The bike course is technical with lots of tight turns, narrow sections and ramps. I’ve already decided I’m going all-in so get out and hit it hard. For all the concerns people had about the course beforehand, I’m loving it! It’s like a cross between Crit racing and Mario Kart; hammering around trying to avoid brightly coloured competitors some of whom are going sideways! Bike handling, cornering and the ability to kick hard out of every corner are all tested rather than just out and out power. Great fun!

Now every triathlete knows that a marshall waving a flag and blowing furiously on a whistle means slow down. And just in case any ITU technical delegates are reading this; of course we ALWAYS do this [ITU technical delegates please stop reading now….]

Technically, the rulebook doesn’t really define ‘slow down.’ Arguably, reducing your speed by 0.1kph is ‘slowing down.’ With this in mind, most athletes will (probably) stop pedalling. Or at very least, not pedal quite so hard. Some of the more cautious athletes may even come up off the tri-bars (unlikely). But under no circumstances does anybody actually brake. However as I hit a ramp that wouldn’t be out of place in a skate park, I’m off the ground long enough to reflect on the fact that I probably should have listened to the marshall. Or at least come up off the tri bars. Fortunately my landing is more BA than Ryanair and I press on.

Onto the second lap and I find myself in a race with Atsushi Shimada of Japan, who until recently was racing as an elite athlete. After some back and forth I put in a burst to get clear. It works but my legs are protesting as I hit T2. I head out onto the run hoping my legs come back to me.

The run hurts. I’ve pushed hard on the bike and am paying for it now trying hold a decent pace. With 4km to go Shimada comes past me. I grit my teeth and cling on as best I can. The elastic stretches out but never quite snaps and as we reach the last kilometre I’m closing the gap again. Knowing there are two tight corners to enter the finish chute I kick early and I’m very pleased and relieved to hang on ahead of him. By three seconds. There is a truly international moment as just after the line I turn and offer my outstretched hand to him. He faces me and bows smartly. Then takes my hand. Two cultures both offering their their own marks of respect and sportsmanship.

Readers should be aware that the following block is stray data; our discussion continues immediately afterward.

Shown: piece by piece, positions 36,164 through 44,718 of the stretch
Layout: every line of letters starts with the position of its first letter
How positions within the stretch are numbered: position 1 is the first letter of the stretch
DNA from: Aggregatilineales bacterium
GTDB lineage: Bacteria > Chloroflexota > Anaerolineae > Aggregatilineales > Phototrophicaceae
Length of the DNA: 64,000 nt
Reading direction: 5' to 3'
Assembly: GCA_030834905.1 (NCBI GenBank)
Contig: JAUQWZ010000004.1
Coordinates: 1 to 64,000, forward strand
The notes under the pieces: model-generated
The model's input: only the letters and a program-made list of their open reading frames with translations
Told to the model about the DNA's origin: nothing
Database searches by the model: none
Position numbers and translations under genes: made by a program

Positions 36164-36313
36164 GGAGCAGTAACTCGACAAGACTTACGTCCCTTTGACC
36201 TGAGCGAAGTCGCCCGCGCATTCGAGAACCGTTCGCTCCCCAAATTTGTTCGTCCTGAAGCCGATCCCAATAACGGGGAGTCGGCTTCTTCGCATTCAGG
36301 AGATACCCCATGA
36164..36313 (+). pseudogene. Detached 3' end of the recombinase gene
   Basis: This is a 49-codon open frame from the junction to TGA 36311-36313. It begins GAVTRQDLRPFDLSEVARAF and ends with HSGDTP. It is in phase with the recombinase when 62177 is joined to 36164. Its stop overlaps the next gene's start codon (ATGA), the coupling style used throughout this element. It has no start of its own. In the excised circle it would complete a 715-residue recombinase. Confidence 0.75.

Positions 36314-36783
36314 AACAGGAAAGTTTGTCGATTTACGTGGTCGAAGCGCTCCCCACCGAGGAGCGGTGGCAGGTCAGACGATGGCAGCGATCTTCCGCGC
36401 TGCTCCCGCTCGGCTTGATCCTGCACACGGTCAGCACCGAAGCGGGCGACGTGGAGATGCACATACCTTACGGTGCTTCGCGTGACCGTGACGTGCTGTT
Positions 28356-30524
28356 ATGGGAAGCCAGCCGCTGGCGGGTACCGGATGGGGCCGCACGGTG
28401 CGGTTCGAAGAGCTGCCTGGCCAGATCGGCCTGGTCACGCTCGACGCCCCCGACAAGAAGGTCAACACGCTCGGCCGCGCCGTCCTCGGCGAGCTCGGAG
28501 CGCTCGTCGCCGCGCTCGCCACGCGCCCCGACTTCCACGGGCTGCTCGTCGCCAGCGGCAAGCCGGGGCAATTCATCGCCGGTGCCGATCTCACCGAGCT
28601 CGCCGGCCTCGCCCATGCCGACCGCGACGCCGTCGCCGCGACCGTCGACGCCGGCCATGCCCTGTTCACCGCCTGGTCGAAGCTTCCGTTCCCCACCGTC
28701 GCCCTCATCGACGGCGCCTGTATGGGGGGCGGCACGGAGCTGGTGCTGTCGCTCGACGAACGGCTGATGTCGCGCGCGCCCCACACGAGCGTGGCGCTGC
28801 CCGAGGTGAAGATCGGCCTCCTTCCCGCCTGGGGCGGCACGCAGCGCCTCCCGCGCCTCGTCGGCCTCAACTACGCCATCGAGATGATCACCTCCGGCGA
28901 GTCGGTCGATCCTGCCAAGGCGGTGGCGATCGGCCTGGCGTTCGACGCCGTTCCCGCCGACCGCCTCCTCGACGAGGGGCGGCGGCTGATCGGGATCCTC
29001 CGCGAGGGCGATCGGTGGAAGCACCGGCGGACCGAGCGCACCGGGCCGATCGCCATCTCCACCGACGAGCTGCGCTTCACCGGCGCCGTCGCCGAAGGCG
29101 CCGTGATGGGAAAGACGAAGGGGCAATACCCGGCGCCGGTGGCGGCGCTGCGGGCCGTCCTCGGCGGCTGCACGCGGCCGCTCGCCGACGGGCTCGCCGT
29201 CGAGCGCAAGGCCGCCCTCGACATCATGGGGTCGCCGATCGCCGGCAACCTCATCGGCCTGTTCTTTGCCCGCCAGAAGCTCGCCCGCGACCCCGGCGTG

As I had crossed the line the commentator had said I’d taken the bronze medal but alas, Australian Leigh Anderson-Voight (in second) had lost his timing chip and wasn’t showing up on the screen. I was fourth. Still a result I was elated with!

As I staggered away from the finishing line I clearly wasn’t looking my best as an enthusiastic medic came running up to me, quite clearly under the impression I needed significant help. One word at a time I reassure him I’m ok. Probably.

I grab a bottle of water and sit down against the barrier watching other athletes finish. I’m spent but happy. I gave it everything I could. The race couldn’t have gone any better for me and I left it all out there. And at the end of the day, that is all you can ask for. Fourth in the World in my age group. I’ll take that!

As I leave the athletes area I’m mobbed by adoring fans. Ok, fan (my Mum). The boys even put down their scooters long enough to say well done. The news for the GB squad is good too with a good number of medals across all age-groups. And what better way to spend the rest of the sunny day, than sitting with a cold one on the dock of the bay. You could write a song about that.

Massive thanks as always to coach Chris Standidge at Total Tri Training, Keith at Eureka Cycle Sports and Storck bikes for the support. Huge thanks also to Ian Kitchen the GB team manager and of course my family for their unwavering support.

Finally; huge congratulations to everyone who raced in Rotterdam. I hope everyone enjoyed it as much as I did.

Until next time,


%d bloggers like this: